To their credit, U.S. leaders who spearheaded the creation of the nation’s major alliances and supported their maintenance have put the country’s money where its mouth is. They have not only promised to use nuclear weapons against nuclear-armed adversaries to protect alliance members whose security is seen as vital. As I’ve often explained (e.g., here), they’ve deployed U.S. forces in “tripwire” configurations aimed at practically forcing Washington to push the fatal buttons and risk America’s nuclear destruction if non-nuclear defenses crumble.

Those policies have aimed above all to deter aggression, and despite the apocalyptic dangers they’ve raised, have been eminently sensible because a thoroughly respectable case ca be made, based on specific, concrete considerations, for the paramount importance of these allies.

For example, it is wholly plausible that the subjugation by hostile powers of places like Germany and Japan and Taiwan could produce intolerable consequences for the United States. In particular, each of those countries possesses technological and industrial prowess and assets that a country like China or Russia could harness to exercise control over the main dimensions of American life.

The point is not whether you or I personally agree or not. Rather, it’s that such fears are anything but crazy.

By contrast, there’s nothing specific and concrete that Ukraine boasts that I can think of – or, more revealingly, that any of its supposed champions have brought up – that Russia could use to achieve anything like the above results.

And this observation leads directly to the second logically loony flaw in America’s Ukraine policy – the one identified by Ace: If in the minds of U.S. leaders Ukraine actually was so all-fired important to begin with, or became so at some point before the Russian invasion (which the President has just declared must be resisted “unwaveringly”), why wasn’t it admitted to NATO right then and there, complete with the nuclear defense guarantee?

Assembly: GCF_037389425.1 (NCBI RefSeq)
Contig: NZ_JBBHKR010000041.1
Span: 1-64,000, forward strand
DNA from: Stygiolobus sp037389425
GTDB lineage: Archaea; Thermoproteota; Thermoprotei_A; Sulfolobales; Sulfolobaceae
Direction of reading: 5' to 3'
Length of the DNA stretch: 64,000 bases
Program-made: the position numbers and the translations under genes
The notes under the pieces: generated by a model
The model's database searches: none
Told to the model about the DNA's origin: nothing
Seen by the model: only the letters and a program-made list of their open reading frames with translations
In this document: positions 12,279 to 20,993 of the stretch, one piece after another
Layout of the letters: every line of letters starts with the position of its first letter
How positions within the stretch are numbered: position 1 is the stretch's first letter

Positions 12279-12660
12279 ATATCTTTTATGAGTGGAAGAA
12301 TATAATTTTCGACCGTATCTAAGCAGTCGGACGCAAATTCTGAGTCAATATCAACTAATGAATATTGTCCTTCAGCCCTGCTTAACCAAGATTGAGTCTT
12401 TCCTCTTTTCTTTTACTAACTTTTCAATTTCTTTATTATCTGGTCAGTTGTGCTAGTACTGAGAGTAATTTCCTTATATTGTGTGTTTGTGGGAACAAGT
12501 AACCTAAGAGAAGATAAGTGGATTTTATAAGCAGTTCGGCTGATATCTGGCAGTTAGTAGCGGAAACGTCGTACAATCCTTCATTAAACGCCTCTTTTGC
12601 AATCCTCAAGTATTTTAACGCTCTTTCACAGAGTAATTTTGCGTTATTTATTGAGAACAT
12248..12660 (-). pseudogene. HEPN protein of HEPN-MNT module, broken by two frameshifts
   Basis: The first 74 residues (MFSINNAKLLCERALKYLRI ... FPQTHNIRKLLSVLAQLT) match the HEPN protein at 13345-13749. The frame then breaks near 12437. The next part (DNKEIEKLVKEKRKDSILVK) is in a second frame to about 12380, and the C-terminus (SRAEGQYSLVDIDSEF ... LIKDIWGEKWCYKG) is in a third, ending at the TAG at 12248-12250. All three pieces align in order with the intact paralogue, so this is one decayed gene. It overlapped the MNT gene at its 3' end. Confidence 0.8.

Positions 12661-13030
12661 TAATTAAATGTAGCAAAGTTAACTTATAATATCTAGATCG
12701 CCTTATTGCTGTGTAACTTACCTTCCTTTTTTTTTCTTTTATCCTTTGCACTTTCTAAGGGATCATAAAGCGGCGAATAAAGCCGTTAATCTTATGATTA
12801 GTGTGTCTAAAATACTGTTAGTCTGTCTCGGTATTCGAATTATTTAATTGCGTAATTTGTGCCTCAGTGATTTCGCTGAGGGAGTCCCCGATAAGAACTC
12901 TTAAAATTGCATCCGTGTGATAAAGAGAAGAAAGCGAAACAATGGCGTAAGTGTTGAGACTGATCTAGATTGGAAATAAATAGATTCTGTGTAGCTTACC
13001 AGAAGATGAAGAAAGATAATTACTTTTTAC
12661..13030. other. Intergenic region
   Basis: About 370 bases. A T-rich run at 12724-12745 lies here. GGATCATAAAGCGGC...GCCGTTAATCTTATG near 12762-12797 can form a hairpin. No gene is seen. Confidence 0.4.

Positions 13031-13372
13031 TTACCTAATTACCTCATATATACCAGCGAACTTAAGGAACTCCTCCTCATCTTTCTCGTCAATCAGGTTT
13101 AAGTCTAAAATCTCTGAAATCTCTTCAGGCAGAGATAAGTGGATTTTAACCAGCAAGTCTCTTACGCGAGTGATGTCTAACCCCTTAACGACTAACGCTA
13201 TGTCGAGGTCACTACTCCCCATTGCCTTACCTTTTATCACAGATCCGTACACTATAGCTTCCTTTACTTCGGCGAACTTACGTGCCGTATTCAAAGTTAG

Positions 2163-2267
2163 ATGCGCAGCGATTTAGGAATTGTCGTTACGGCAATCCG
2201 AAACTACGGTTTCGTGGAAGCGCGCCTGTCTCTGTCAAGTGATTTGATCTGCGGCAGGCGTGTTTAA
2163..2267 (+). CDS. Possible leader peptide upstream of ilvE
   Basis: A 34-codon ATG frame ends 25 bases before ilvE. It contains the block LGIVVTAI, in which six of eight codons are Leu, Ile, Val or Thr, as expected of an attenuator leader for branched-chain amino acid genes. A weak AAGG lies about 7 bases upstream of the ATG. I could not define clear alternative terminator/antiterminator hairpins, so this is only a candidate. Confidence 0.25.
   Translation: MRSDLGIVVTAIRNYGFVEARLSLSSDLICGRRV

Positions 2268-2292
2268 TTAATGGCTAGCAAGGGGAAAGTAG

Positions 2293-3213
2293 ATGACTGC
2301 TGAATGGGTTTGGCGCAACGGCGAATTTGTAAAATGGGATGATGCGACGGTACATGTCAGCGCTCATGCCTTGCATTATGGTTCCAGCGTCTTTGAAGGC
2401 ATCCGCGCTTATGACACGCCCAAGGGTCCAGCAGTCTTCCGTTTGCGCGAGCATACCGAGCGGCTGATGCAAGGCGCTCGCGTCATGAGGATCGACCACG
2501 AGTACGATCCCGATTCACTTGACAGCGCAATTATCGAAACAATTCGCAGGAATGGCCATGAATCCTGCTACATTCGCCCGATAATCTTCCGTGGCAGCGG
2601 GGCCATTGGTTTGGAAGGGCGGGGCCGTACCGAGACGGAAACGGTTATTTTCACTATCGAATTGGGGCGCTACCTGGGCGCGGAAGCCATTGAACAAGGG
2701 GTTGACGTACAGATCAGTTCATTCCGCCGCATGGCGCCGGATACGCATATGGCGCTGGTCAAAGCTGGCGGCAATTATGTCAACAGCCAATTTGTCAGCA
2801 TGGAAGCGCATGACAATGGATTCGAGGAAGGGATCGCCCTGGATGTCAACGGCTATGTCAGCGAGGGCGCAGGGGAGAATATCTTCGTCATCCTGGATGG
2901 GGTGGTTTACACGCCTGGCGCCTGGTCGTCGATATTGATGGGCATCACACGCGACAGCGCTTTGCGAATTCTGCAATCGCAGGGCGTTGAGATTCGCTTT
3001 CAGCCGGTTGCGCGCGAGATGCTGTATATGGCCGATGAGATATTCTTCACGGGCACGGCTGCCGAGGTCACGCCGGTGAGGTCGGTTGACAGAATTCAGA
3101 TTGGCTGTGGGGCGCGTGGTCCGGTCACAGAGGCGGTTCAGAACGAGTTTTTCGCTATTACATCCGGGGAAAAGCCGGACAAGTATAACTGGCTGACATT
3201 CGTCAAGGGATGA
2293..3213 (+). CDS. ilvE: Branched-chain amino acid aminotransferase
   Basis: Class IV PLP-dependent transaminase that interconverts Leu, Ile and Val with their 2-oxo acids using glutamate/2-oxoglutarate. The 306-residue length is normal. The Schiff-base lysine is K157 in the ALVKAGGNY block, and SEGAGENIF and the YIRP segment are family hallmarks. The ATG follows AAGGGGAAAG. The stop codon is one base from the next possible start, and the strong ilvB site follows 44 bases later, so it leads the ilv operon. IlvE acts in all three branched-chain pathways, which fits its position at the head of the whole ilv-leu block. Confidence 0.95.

Not that any such move would have guaranteed that Russia would have kept hands off. But given that dictator Vladimir Putin hasn’t yet attacked any NATO members in Ukraine’s immediate vicinity or anywhere else, and that Mr. Biden’s vow throughout the entire crisis that the alliance will defend “every inch” of its members’ territory, surely is one reason why, wouldn’t admitting Ukraine before Moscow moved been a no-brainer?

Instead, the United States and the West have danced around this question for more than thirty years – and counting – practically from the moment Ukraine declared its independence from the collapsing Soviet Union in August, 1991. What’s been the problem during this entire period?

I mean, the place is supposed to be vital! In other such instances, that’s why the United States has even contemplated using nuclear weapons at all. And yet so far, Mr. Biden’s clear bottom line, even during the invasion’s early days, when his own administration assumed Zelensky’s government to be doomed, has been that U.S. forces will stay out as long as the combat stays inside Ukraine. In other words, he’s wavered. And almost inevitably, this position has sent Putin the message that Washington and the West ultimately don’t view that country as worth accepting the risk of national suicide.

So thanks to Ace, it must by now be evident that the United States has long believed that it could secure a vital interest with half measures (never a good habit to fall into) or that America should expose itself to an existential threat on behalf of an interest that’s short of vital.

And the folks who believe in either position are supposed to be the post-Trump adults in the room? And will be in charge of Ukraine strategy and the rest of American foreign policy for at least two more years?